Wear causes both significant economic and environmental losses by shortening the service life of machinery. Earthmoving machinery is an example of machinery subjected to heavy wear in extreme conditions, where materials suffer from both impacts and scratching by the abrasives. In this work, we have determined the wear surface deformation of four impact-abraded steels to reveal the possible differences between materials and impact conditions. The tested materials include a structural steel and three wear resistant steels with different microstructures. The tests were conducted with impeller-tumbler wear testing equipment. The duration of the tests and the sample angle varied. The longer test duration decreased the relative amount of wear in the harder samples. The sample angle did not have a distinct effect on the wear surfaces in the center areas of the samples. In the edges, however, the larger sample angle caused more wear. Despite some microstructural differences, the correlation between higher hardness and decreased wear was linear in the steady-state wear. The ferrite grains and retained austenite in the martensitic matrix of the 650HB steel had only a small effect on the overall impact-abrasion wear resistance of the material when compared to steels with a fully martensitic microstructure.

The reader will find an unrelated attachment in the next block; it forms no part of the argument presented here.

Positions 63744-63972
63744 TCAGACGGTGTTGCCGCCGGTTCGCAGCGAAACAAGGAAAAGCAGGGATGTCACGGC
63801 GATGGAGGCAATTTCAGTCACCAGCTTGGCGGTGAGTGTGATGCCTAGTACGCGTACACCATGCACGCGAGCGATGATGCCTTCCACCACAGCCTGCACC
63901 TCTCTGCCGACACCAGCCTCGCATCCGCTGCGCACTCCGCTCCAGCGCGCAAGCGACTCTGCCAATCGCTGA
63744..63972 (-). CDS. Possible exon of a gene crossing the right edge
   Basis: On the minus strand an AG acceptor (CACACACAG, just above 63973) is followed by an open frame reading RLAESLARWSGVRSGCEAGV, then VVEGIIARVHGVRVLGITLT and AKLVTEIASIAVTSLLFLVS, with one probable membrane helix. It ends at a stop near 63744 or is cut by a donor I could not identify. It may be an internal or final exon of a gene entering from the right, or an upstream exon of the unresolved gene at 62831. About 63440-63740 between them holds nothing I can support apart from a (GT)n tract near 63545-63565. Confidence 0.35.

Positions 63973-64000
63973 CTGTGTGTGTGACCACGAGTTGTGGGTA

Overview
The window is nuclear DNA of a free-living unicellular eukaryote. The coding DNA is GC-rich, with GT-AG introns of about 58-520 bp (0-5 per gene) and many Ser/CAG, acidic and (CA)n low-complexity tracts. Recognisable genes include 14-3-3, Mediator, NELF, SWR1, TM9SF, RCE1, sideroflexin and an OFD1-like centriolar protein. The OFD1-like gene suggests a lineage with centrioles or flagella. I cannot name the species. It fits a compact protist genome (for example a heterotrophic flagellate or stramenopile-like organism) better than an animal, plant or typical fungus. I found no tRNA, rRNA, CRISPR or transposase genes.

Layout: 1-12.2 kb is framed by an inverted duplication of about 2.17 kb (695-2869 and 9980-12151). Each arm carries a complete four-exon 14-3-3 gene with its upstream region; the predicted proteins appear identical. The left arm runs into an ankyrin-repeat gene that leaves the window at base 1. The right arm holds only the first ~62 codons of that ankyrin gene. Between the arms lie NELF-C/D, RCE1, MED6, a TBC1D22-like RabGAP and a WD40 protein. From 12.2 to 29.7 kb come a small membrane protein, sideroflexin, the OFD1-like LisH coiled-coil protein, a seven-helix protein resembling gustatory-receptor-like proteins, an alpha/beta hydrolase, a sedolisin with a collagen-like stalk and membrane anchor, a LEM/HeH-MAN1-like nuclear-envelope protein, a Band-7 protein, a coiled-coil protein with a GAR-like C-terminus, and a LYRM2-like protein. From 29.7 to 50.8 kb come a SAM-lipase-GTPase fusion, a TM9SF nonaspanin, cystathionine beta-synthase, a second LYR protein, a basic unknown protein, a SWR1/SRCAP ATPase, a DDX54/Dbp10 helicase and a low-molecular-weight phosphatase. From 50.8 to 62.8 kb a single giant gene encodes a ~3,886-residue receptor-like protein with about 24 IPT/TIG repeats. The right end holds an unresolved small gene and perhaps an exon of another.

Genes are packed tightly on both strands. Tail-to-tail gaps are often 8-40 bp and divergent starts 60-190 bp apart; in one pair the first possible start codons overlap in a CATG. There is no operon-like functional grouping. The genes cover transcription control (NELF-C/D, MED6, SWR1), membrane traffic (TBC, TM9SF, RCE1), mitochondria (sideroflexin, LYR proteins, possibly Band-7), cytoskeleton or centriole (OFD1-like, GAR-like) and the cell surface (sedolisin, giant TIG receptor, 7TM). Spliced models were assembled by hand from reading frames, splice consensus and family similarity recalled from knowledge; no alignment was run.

- Wear testing
- Impact wear
- Surface analysis
Ratia, V., Miettunen, I., & Kuokkala, V-T. (2013). Surface deformation of steels in impact-abrasion: The effect of sample angle and test duration. Wear, 301(1-2), 94-101. https://doi.org/10.1016/j.wear.2013.01.006